sudo adduser cuckoo

adduser -> Creates a new user with the name cuckoo.

Proxmox Log in as the cuckoo user. Proxmox does not have sudo by default.

apt-get install sudo.

virtualenv venv

Creates an isolated Python environment. Think of a python jail.

This creates a copy of the python libraries and source code that is independent from the rest of the system. It will be located in the current working directory.

. venv/bin/activate

Enters the isolated virtual environment.

NOTE: The command is “.” <space> “venv/bin/activate” do not forget the space.

pip install -U pip setuptools

From within the isolated environment use the pip command to install and upgrade pip and setuptools to aid in installing, upgrading, and uninstalling python packages.

pip install -U cuckoo

From within the isolated environment use the pip command to install cuckoo sandbox. Cuckoo will now only be able to be run from within this virtual environment. To start Cuckoo, you must first enter the environment using

. venv/bin/activate

You will know you are in the virtual environment when you see the (venv) prompt, as demonstrated in Figure 19.

  [caption id="attachment_14250" align="aligncenter" width="381"] Fig. 1 - Virtual Environment Prompt[/caption]

Configure Cuckoo

Cuckoo is installed, now what? Now is the sometimes intimidating process of configuring Cuckoo. Cuckoo provides a lot of description in their configuration files, but sometimes it too much. So, I will outline the items to change in order to get a basic analysis server up and running with one VM. The newer version of Cuckoo provides a nice feature. When starting Cuckoo for the first time, it creates a directory, ~/.cuckoo, in the current user home directory, containing all the Cuckoo related files, and all results are also stored here. Run the following command, in the venv environment, to create this directory.
cuckoo -d

Setups all the configuration files and creates the working directory

Note the working directory will be written in red. See Figure 20.

  [caption id="attachment_14251" align="aligncenter" width="974"] Fig. 2 - Create Cuckoo Working Directories and Files[/caption] Located in the newly created .cuckoo directory is the conf directory. This contains the configuration files to setup Cuckoo. We will now walk through these files noting what needs to be modified for the basic functionality.

Change the machinery value to the virtualization software. i.e. VirtualBox, VMware, KVM, QEMU, or Proxmox

  [caption id="attachment_14252" align="aligncenter" width="954"] Fig. 3 - Example cuckoo.conf Machinery Section[/caption]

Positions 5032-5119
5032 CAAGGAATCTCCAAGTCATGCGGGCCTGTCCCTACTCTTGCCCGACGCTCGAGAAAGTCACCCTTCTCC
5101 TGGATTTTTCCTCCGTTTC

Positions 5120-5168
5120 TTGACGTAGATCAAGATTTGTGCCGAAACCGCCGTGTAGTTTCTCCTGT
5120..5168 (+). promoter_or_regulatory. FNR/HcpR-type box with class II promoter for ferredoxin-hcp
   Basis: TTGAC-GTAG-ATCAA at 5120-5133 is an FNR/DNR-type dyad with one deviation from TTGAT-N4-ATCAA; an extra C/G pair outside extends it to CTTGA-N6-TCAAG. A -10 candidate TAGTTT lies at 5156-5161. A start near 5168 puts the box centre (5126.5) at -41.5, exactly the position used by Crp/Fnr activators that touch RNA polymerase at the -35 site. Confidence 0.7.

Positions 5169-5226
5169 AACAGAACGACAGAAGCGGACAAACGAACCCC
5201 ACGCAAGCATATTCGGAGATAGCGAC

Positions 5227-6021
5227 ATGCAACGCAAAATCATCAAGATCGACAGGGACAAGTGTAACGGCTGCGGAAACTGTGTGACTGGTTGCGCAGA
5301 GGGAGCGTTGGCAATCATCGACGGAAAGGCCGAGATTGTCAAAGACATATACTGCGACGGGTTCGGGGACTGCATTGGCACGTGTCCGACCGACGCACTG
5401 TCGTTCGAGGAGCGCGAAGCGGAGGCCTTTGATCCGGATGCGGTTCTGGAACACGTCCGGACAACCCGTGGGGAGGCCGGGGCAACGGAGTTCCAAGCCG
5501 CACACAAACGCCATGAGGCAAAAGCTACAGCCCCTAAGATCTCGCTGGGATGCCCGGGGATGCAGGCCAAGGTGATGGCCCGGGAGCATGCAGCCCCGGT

IP address is the address of the Result Server. 

[caption id="attachment_14253" align="aligncenter" width="974"] Fig. 4 - example cuckoo.conf resultserver Section[/caption]

This is where the Agent in the client sends the data after the malware is run and is most commonly the IP address of the Host.

In VirtualBox, there is a virtual network with its own IP address range. The Host is assigned the address by default. This can be determined by Opening VirtualBox Preferences.

  [caption id="attachment_14254" align="aligncenter" width="779"] Fig. 5 - VirtualBox Preferences[/caption]

Selecting the Network Tab and the Host-only Networks. There should be a vboxnet0. Select the vboxnet0 and click the screwdriver icon on the right. Remember this interface name, it will be needed in the next section.

[caption id="attachment_14255" align="aligncenter" width="974"] Fig. 6 - VirtualBox Network Preferences[/caption]

This new pane will display the current settings for this vboxnet0 network. In this case, the Host IP address is

[caption id="attachment_14256" align="aligncenter" width="974"] Fig. 7 - VirtualBox Network Host-Only Preferences[/caption]

With the Guest VMs pulling from the DHCP Server with an IP address range from 101-254. Note: I statically assign IP addresses to my Guest VMs. This makes populating the <machine>.conf easier.

[caption id="attachment_14257" align="aligncenter" width="974"] Fig. 8 - VirtualBox Network Host-Only DHCP Preferences[/caption]

Port for the Result Server.

[caption id="attachment_14258" align="aligncenter" width="849"] Fig. 9 - cuckoo.conf Example Result Server Port Number[/caption]  

The IP address and port need to match the values configured in the config file that corresponds to the virtualization software being used. Ie VirtualBox has the config of virtualbox.conf


For basic install, just leave this as default. For more advanced installs, this allows to enable Man-in-the-middle attacks on SSL connections. Starting specific services like Honeyd is a good way to interact with the malware and record the interaction and results.


If you are using a different virtualization software, such as VMware, you will need to edit the corresponding file, vmware.conf. In this case, we are setting up VirtualBox so we will edit the virtualbox.conf. Each config file varies slightly as each virtualization software execute differently.


Virtual box requires the path to executable vboxmanage. Path can be found by running from the command line “which vboxmanage”

  [caption id="attachment_14259" align="aligncenter" width="974"] Fig. 10 - virtualbox.conf example VirtualBox path[/caption]

The interface name of the network adapter. This was gathered in the previous section. This can be overwritten in each of the virtual machine sections.